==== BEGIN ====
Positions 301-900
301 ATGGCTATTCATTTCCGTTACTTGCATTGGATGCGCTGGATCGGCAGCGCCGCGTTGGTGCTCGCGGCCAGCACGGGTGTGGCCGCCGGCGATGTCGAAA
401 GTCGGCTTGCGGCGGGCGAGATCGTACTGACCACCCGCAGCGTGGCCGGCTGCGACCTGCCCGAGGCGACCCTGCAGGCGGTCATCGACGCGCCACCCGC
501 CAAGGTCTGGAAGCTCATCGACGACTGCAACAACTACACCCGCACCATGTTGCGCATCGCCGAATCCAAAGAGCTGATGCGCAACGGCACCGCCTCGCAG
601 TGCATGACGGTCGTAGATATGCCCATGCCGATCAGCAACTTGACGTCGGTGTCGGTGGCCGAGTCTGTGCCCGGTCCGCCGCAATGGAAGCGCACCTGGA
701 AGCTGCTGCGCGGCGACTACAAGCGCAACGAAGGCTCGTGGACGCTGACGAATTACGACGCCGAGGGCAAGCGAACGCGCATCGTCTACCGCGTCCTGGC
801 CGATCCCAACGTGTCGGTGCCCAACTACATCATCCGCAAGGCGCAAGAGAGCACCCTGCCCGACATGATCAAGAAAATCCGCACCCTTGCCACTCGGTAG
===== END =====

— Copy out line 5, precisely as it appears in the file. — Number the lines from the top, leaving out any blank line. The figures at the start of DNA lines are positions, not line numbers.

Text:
601 TGCATGACGGTCGTAGATATGCCCATGCCGATCAGCAACTTGACGTCGGTGTCGGTGGCCGAGTCTGTGCCCGGTCCGCCGCAATGGAAGCGCACCTGGA